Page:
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June 13, 2014

BISMARCK, ND – An Oklahoma paving company has been fined for doing work in the state before completing the process to obtain the required North Dakota contractor’s license. Sylvester Cooper of Spiro, Oklahoma, doing business as Cooper’s Sealcoating & Asphalt, had submitted a partial application for a contractor’s license to the Secretary of State’s office, but he had been notified the application was incomplete. He completed work and took payment even though he was not licensed.

“Every summer we see out of state paving companies arriving in North Dakota. Some are reputable companies following the available work, but many are fly-by-night operators who target rural communities, do poor quality work, and then flee the state before the complaints come in,” said Stenehjem. He also urged residents to beware of paving crews that offer to do work at a greatly reduced price or claim to have asphalt leftover from another job, saying, “That is often the story used by scam operators.”

The attorney general’s Consumer Protection Division contacted Cooper’s Sealcoating & Asphalt after receiving a complaint from a resident in a rural area that Cooper had knocked on her door and offered to use asphalt leftover from a job he had just completed in the local area. Cooper told the resident that he could not give a written quote until the asphalt had been spread but that it would be cheap because he had to get rid of the leftover asphalt before it hardened. Once the work was done, Cooper charged almost double what he had led the resident to believe the job would cost.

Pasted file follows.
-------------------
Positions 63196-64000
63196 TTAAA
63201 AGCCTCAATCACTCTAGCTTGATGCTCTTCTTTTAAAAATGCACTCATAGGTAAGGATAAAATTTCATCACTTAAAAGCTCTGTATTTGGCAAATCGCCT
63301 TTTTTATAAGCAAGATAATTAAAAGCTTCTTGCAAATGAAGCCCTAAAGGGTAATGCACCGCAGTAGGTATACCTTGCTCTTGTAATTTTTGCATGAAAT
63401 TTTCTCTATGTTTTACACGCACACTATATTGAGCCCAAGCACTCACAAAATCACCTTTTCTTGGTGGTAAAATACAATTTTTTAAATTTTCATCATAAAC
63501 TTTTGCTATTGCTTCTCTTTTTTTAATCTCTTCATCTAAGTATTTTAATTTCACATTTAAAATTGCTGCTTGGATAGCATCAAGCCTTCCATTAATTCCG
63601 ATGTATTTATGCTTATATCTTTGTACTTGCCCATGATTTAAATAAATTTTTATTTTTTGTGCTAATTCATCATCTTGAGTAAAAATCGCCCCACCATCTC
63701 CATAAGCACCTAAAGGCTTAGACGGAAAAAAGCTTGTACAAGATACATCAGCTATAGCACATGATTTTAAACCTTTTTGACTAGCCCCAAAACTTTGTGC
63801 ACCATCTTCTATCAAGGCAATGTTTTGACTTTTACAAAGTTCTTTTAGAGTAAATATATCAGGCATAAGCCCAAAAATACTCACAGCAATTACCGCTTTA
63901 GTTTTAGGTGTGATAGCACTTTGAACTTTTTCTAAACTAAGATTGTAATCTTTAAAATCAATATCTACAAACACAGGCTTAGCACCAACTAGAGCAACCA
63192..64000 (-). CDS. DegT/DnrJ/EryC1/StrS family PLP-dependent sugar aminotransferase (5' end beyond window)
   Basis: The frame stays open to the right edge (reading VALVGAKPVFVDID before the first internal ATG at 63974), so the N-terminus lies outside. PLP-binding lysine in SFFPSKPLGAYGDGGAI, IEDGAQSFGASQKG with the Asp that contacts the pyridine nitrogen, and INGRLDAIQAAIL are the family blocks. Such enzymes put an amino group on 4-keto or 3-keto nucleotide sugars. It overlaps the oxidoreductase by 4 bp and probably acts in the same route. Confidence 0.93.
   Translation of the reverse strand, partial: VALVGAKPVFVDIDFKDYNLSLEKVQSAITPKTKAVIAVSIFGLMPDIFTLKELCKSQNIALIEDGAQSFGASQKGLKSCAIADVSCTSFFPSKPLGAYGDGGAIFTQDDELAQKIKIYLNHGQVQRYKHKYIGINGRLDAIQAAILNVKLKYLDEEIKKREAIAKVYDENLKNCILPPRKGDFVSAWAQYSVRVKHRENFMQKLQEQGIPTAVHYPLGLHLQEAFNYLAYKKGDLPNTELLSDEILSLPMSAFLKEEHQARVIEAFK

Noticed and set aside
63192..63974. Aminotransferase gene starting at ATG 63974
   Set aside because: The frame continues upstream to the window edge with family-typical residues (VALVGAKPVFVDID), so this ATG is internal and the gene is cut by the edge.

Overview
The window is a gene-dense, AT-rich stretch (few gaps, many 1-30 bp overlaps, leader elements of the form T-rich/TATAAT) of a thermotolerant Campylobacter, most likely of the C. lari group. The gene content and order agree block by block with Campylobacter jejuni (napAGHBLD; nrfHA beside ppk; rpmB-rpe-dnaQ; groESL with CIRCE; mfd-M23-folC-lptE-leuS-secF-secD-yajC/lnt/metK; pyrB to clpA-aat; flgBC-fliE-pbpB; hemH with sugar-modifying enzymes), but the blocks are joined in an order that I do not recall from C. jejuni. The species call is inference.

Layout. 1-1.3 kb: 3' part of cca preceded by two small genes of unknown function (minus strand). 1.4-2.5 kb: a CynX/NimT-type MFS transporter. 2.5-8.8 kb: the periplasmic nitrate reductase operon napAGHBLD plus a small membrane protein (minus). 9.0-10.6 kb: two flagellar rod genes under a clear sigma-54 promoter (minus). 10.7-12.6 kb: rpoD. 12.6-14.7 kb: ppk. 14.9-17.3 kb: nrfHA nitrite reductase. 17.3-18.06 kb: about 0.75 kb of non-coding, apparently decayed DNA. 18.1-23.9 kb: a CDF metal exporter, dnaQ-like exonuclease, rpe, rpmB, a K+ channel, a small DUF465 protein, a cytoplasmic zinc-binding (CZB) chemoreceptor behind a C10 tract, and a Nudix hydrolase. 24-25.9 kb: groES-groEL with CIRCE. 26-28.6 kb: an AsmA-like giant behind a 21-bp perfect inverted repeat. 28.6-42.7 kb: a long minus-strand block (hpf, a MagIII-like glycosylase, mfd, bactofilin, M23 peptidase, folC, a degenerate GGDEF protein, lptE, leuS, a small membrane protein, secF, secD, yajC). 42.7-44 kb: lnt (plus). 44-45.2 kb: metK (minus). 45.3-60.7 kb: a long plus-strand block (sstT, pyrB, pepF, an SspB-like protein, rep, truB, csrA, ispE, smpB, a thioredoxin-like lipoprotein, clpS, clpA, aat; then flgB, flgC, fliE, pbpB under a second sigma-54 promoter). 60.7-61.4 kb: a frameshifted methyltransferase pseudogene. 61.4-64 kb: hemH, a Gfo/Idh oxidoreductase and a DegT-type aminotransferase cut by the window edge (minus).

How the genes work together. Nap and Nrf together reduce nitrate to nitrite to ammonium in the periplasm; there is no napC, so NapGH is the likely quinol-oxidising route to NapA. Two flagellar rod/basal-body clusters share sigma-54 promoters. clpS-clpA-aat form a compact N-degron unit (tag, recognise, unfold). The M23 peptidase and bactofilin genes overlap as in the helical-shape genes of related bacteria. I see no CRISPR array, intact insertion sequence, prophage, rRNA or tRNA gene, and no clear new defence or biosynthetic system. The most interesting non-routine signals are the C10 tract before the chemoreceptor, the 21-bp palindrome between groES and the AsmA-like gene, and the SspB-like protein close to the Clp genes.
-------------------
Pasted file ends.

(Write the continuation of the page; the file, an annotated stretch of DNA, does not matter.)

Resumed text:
Cooper has cooperated with investigators, completed all requirements to obtain the required state license and entered into an Assurance of Voluntary Compliance that requires him to provide accurate written cost estimates and obtain signed contracts prior to starting any jobs. In addition to a $5,000 fine, Cooper paid restitution of $5,000 which was returned to the consumer.

Parrell Grossman, director of the Consumer Protection Division, reminded North Dakotans to make sure the contractor is properly licensed before agreeing to have any work done. “If paving work is not properly completed it may take months for the problems to show up. One advantage to using a reputable local company is that they will be around next year if cracks appear when the ground thaws next spring,” said Grossman.

Contractors must be licensed with the Secretary of State’s office if they perform work valued at $2,000 or more. Out of state contractors also must have a Transient Merchant license issued by the Attorney General’s office. Consumers can check the Secretary of State’s list of licensed contractors online at or by calling (701) 328-2900. 

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